‘Today, I Hear Their Hurt’: Mississippi Governor Signs Bill to Change State Flag

A politically diverse group of leaders came together in 2020 to change the Mississippi flag, eventually including Gov. Tate Reeves who signs the legislation here. However, Michael Foley writes, the state is facing dark times as state leadership turns back changes that a majority of Mississippians want. Still, he finds hope in the darkness. Photo courtesy Tate Reeves

Mississippi Gov. Tate Reeves signed “a law to turn a page in Mississippi today,” as he put his signature on legislation that will retire the state’s Confederate-themed flag. With legislative officials and African American leaders surrounding him, the Republican governor said that recent events have changed his mind about what the State of Mississippi should do about the long-controversial symbol.

“Over the last several weeks, I have repeatedly heard it said that we must have change because ‘the eyes of the nation’ were on Mississippi. Frankly, I’m not all that concerned about the eyes of the nation,” Reeves said during the 5 p.m. speech at the governor’s mansion in Downtown Jackson. “I do care, however, about looking in the eyes of every one of my neighbors—and making sure they know that their state recognizes the equal dignity and honor they possess as a child of the South, a child of Mississippi, and yes, as a child of an Almighty God.”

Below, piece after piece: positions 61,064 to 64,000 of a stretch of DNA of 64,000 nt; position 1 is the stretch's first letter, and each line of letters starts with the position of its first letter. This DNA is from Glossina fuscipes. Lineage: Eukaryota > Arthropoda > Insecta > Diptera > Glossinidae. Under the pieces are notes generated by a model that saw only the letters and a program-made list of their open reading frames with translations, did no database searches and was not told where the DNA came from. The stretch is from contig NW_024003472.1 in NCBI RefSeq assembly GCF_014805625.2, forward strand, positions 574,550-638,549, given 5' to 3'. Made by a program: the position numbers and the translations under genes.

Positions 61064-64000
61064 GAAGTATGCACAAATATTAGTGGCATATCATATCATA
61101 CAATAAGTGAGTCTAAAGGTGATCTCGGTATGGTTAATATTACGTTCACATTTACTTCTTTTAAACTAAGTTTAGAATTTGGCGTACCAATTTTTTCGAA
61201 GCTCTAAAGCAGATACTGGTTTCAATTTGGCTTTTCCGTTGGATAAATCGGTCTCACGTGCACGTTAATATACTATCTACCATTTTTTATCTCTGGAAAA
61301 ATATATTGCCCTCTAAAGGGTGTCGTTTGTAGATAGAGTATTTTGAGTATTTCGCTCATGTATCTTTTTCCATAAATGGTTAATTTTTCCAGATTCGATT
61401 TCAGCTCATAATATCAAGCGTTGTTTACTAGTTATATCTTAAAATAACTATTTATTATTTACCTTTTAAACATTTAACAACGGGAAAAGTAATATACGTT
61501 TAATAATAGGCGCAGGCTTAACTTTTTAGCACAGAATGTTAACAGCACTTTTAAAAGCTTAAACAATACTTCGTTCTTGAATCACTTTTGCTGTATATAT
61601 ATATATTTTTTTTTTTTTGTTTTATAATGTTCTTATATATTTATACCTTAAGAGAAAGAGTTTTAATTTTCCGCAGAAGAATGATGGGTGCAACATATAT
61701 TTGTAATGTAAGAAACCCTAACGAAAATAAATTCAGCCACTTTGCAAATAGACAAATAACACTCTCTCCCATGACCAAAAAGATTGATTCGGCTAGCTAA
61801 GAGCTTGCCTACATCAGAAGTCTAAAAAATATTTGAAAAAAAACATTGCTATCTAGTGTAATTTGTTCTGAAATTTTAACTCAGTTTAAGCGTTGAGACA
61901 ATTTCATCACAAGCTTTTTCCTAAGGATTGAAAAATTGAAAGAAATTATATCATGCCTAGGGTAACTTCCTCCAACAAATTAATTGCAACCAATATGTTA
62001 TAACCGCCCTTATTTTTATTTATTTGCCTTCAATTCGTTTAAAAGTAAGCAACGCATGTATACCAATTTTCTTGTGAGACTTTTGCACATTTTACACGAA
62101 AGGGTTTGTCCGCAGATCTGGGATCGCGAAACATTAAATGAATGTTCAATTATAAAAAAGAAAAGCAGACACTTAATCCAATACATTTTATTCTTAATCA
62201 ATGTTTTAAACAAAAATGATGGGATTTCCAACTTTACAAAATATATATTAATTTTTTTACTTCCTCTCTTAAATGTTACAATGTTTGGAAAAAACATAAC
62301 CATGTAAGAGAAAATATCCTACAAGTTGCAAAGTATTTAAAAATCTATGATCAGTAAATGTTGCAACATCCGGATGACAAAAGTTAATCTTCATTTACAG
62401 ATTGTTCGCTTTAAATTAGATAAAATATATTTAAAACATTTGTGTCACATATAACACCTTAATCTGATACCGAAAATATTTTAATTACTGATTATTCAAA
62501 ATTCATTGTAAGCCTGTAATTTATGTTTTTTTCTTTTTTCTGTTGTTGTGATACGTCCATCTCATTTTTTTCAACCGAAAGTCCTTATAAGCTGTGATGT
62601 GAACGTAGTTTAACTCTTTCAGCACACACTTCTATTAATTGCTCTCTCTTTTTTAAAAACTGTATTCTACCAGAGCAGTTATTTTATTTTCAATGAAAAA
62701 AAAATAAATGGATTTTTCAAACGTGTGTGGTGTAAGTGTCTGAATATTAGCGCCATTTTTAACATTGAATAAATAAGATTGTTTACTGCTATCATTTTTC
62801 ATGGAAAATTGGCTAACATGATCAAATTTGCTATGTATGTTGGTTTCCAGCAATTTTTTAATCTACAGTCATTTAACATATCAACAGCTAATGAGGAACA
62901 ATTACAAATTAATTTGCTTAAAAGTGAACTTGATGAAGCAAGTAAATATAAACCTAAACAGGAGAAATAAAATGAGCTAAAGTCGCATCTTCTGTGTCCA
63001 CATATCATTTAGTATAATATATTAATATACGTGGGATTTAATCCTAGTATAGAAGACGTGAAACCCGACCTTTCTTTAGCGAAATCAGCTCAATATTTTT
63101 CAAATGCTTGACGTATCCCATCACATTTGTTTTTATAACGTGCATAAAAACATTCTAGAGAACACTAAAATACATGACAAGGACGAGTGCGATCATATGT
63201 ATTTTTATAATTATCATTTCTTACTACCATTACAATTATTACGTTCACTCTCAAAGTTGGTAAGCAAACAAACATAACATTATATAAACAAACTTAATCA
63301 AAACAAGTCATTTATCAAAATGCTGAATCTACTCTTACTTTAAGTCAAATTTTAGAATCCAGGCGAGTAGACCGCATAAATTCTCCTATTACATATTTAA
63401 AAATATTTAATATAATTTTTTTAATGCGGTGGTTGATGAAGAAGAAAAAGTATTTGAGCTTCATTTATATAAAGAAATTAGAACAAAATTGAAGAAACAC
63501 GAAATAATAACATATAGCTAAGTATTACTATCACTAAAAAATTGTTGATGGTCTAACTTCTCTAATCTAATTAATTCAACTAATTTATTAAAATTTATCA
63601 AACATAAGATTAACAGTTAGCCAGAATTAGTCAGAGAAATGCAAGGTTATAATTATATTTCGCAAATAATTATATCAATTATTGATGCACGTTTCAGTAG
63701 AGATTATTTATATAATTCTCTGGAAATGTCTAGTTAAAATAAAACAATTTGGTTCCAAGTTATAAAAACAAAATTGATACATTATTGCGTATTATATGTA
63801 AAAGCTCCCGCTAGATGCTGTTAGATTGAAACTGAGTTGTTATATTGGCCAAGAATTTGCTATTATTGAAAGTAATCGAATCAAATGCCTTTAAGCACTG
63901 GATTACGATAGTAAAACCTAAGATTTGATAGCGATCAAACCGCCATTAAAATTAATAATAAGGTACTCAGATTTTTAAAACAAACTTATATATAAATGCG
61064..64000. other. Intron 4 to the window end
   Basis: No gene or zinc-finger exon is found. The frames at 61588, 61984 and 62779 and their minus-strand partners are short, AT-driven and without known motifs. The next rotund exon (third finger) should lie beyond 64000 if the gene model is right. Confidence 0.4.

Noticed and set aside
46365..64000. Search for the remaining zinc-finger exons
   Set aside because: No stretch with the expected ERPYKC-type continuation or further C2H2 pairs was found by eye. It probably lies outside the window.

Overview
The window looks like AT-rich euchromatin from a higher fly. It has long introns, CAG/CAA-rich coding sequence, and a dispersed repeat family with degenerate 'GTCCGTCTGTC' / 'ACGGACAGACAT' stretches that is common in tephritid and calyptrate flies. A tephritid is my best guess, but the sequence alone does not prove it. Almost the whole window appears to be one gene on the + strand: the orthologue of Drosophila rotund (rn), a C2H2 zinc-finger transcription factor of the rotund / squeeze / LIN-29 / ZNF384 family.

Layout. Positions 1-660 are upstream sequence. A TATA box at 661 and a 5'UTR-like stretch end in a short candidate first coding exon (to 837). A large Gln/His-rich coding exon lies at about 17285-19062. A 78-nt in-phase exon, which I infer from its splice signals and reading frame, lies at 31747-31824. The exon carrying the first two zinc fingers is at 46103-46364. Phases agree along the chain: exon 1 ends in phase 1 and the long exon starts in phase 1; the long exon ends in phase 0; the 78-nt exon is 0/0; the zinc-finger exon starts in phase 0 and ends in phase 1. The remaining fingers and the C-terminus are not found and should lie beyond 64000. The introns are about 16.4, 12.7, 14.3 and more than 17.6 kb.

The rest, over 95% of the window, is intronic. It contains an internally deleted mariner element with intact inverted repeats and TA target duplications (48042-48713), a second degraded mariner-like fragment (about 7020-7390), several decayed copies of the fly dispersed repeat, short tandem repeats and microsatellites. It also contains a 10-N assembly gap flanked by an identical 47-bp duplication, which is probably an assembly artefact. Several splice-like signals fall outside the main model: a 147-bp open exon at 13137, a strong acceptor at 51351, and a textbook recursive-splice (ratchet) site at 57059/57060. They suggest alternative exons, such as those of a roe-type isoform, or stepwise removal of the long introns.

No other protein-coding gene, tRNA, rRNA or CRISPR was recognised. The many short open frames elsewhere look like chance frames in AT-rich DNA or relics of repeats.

U.S. House Rep. Bennie Thompson, D-Miss., welcomed the flag change, but said Mississippi must tackle other “systemic” issues. Photo courtesy Rep. Thompson.

U.S. House Rep. Bennie Thompson, the only Black member of Mississippi’s congressional delegation, praised today’s bill signing, but said there is more to do.

“I commend the state Legislature on doing what is right. Now the question is, what else will we do?” the Mississippi Democrat said in a statement this evening. “We cannot stop at changing the flag. This is only a symbolic change. I hope we see this moment as an opportunity to address systemic problems in our state.”

A renewed push to change the flag came amid protests around the state—and throughout the nation—over systemic racism, sparked by the police killings of African Americans like George Floyd in Minnesota and Breonna Taylor in Kentucky. 


Earlier this month, a multiracial and student-organized group of protesters staged the largest march in downtown Jackson since the civil rights era. 

‘It Sounds Like Mississippians’

During his address, the governor alluded to protests outside Mississippi, where some activists have toppled statues that honored Confederate figures. Mississippi has dozens of Confederate monuments and memorials on public spaces across the state, too, which the Mississippi Free Press is tracking with an interactive map. 

But Mississippians need not worry that the state’s history will be “erased,” Gov. Reeves said today, vowing to “protect Mississippi from that dangerous outcome.”

“It is fashionable in some quarters to say our ancestors were all evil. I reject that notion. I also reject the elitist worldview that these United States are anything but the greatest nation in the history of mankind,” Reeves said. “I reject the mobs tearing down statues of our history—north and south, Union and Confederate, founding fathers and veterans. I reject the chaos and lawlessness, and I am proud it has not happened in our state.”

A number of national protests over the past month grew violent, at times with police provoking peaceful protesters by firing rubber bullets or tear gas into previously peaceful crowds.